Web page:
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TooBen Creative Writing Based on Translation

Since 2006. Last update July 5, 2021. Copyright (C) TooBen. All rights reserved.
Any reproduction or use of the contents is prohibited.

TooBen Creative Writing Based on Translation

Since 2006. Last update July 5, 2021. Copyright (C) TooBen. All rights reserved.
Any reproduction or use of the contents is prohibited.

Differences Between English and Japanese

Japanese Reasoning and Logic

The Needs of the Many...

If you’re familiar with a Star Trek world, imagine a scene of crew members having lunch at a restaurant.
Waiter: Can I take your order?
Cork: Ah... a steak with boiled green asparagus, mashed potatoes, ... blah, blah, blah...
McHoy: Fried chicken and fried okra, please.
Skirt: Ay, Neeps and Tatties, and a wee glass of scotch, lad.
Olala: Hmm... I’ll try some Bobotie.
Slow: Swordfish sashimi and sushi with a bowl of miso soup.
Checkhoo: Solyanka and Chicken Kiev.
Waiter: And you, sir?
Japock: What is the dish most ordered within the last 59 minutes?
Waiter: Ah, let me check the database. (After a while) Curry and rice, sir.
Japock: Fascinating. I’ll have that curry and rice.
Everyone: (Gravelled) Why?
Japock: Because logic dictates: The needs of many outweigh the needs of the one.
Well said, Japock. A weekday lunchtime restaurant is one of the best examples where that concept applies. However, significantly different from the above example, a Japanese lunch table is unvarying.

When one says, “Teishoku” (a set meal of the day), others will easily follow suit. That’s because lunch is a short mealtime, and ordering the same quick dish may be efficient for the meal server and eaters; it’s easier for the chef to prepare the same plate, and the group doesn’t have to wait for the last-served member to finish. Therefore, even if some want to have a different thing, they can easily convince themselves: “The needs of many stomachs outweigh the needs of the one”.

However, even though it may sound sensible, I must attribute their focus on collectivity to the Japanese psyche. They feel safe and secured when doing or being the same as others because even if they fail, everyone fails, too, and that means they can plot along the thorny road together. Thus, I can draw a Japanese logic pattern like the following:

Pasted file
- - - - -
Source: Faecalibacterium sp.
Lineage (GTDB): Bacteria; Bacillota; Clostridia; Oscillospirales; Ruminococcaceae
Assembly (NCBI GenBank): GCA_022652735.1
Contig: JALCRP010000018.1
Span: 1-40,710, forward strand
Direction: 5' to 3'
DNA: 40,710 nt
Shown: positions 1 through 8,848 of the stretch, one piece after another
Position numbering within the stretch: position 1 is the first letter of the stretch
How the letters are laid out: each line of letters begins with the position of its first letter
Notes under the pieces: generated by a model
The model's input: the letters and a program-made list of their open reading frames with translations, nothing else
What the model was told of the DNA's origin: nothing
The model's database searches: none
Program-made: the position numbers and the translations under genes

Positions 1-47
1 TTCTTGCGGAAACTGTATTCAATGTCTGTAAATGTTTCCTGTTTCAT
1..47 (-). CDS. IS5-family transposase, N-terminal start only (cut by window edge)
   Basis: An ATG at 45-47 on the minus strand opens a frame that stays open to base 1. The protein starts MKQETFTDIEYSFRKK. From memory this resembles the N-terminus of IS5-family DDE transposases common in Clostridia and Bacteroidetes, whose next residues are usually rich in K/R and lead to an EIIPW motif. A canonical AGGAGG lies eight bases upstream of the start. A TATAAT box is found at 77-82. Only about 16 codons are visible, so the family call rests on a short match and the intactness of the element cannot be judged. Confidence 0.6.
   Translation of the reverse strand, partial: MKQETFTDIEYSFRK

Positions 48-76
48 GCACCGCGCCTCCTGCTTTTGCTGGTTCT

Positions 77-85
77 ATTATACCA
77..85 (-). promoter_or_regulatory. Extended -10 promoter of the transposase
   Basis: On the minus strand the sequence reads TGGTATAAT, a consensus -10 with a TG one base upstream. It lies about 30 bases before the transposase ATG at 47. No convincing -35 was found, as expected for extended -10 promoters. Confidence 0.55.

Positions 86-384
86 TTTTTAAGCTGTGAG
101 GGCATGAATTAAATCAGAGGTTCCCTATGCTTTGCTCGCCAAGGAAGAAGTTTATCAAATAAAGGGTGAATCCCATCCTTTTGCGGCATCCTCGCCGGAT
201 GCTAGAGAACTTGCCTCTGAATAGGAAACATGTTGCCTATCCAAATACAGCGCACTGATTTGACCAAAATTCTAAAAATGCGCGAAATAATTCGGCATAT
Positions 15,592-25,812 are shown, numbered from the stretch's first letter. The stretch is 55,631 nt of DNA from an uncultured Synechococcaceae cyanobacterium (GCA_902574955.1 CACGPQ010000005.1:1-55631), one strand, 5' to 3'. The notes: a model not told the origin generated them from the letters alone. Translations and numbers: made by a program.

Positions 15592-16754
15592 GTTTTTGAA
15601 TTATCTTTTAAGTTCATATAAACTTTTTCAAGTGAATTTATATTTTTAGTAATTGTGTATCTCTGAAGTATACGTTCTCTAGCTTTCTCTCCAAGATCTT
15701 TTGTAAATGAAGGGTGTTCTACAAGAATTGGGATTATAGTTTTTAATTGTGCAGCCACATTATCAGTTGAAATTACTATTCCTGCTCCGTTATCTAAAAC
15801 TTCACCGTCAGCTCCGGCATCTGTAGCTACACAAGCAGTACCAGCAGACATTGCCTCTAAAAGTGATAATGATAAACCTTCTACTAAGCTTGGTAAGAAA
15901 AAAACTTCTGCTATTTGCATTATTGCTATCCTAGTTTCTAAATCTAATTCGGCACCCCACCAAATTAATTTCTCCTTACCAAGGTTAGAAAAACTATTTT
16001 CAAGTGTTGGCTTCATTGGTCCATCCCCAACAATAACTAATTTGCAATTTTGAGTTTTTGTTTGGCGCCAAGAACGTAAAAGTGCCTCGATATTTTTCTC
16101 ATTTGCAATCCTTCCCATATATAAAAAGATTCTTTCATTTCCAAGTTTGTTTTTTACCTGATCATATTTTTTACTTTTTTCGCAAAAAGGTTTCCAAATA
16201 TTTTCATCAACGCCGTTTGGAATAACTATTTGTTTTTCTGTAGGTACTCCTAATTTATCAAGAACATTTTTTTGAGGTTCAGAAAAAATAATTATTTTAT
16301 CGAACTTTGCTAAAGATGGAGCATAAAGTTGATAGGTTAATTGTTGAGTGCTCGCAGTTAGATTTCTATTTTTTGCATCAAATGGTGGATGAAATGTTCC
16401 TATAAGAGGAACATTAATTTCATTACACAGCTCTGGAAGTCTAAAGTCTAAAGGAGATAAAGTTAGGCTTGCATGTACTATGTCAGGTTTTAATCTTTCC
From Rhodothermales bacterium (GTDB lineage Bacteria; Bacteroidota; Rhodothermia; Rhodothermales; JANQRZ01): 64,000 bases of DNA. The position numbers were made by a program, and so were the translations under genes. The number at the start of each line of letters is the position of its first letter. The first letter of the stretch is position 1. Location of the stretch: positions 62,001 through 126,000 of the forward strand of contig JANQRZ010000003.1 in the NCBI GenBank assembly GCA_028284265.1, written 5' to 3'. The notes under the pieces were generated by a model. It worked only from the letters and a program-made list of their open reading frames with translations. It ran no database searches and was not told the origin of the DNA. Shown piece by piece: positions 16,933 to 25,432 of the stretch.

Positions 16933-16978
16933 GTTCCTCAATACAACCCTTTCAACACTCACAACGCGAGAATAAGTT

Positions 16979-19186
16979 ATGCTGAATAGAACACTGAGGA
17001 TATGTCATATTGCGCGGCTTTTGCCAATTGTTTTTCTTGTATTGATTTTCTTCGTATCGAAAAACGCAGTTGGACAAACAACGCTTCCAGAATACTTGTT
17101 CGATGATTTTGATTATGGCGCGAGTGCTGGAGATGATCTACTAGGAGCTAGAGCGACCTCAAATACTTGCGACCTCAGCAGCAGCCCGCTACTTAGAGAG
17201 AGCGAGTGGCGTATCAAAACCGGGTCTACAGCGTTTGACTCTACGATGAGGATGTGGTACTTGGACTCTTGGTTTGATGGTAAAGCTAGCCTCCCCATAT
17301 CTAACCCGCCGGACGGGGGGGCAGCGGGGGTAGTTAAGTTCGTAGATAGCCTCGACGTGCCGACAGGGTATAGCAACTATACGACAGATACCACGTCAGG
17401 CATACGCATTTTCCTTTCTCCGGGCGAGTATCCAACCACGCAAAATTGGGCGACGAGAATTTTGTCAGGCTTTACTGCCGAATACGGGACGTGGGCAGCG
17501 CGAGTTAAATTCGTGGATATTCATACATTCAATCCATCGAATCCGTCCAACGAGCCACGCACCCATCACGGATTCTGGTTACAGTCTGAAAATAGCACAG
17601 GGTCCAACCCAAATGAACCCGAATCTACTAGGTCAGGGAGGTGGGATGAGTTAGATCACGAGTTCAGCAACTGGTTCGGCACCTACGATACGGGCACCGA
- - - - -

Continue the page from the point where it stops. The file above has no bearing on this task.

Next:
Japanese logic 1: Doing what many others do is the right thing to do.
Therefore, the “keep up with the Joneses” metaphor may work better than the “be the first in the pack” plot when it comes to pitching. Not always, though.

Cool Like a Ninja?

Ninjas are cool. Apart from their high level of magical skills, what makes them special is their ability of keeping their cool anytime, anywhere. Even when they get injured or lose their partner during operation, they remain stoic. So, if you think they are a Japanese version of high-profile, trigger-happy Rambo or kung-fu hero splurging karate chops (which they don’t use) and shurikens (which they spare), you’re very, very wrong. That’s a Hollywood version and nothing to do with the real one I’m talking about now.

Here’s a little kanji lesson. The word “ninja” comprises two kanji characters and , meaning "persevere, conceal oneself" and "person, one", respectively. So, authentic ninjas are low-profile and trained to maintain composure.

Although the entire nation is not ninjas, many Japanese don’t overtly express their feelings in public. Since childhood, parents teach their children how to restrain their emotions even if wind swirls and rain pours inside them. Probably, this is related to bushido or Japanese warriorhood and separates them from other Asian peoples. Hence, an enduring tranquil line of disaster-struck people for emergency supplies. Now, another Japanese logic pattern would be:
Japanese logic 2: Perseverance and patience are a virtue.

The Real Meaning of Japanese "I'm Sorry"

A quick-judging non-Japanese may think that Japanese people’s saying “sorry” is the admission of their guilt. But not so fast. Now please bear with me while I illustrate it with a typical example:
A fender bender involving two cars, one driven by a non-Japanese and the other, Japanese
Japanese: Are you all right? I’m sorry!
(In his/her mind: If I were 120% careful, this might haven’t happened, so saying ‘sorry’ first is a polite way, and this person would do the same. Then, we can avoid an unnecessary conflict and start a reasonable negotiation.)
Non-Japanese: Yeah, you are responsible! You admit it. You should pay all the damages.
To my chagrin, the Japanese, an isolated islander people for centuries, are sometimes so gullible that they can't even imagine apologizing can mean admitting their guilt to outlanders.

By the way, here’s a Japanese proverb: “Lose now and win later (負けるが勝ち)”, which reflects their quick apologizing. Japanese “I’m sorry” often aims to avoid emotional, energy-consuming strife at the scene and seek a peaceful solution. Therefore, if it’s between two decent Japanese people, they exchange quick apologies first, which, of course, never means “I'm the responsible one”. Hence:

Japanese logic 3: Saying “sorry” considers the other's feelings and wise way to a peaceful solution.

Often compared to a spy, ninjas contributed to impeding wars.

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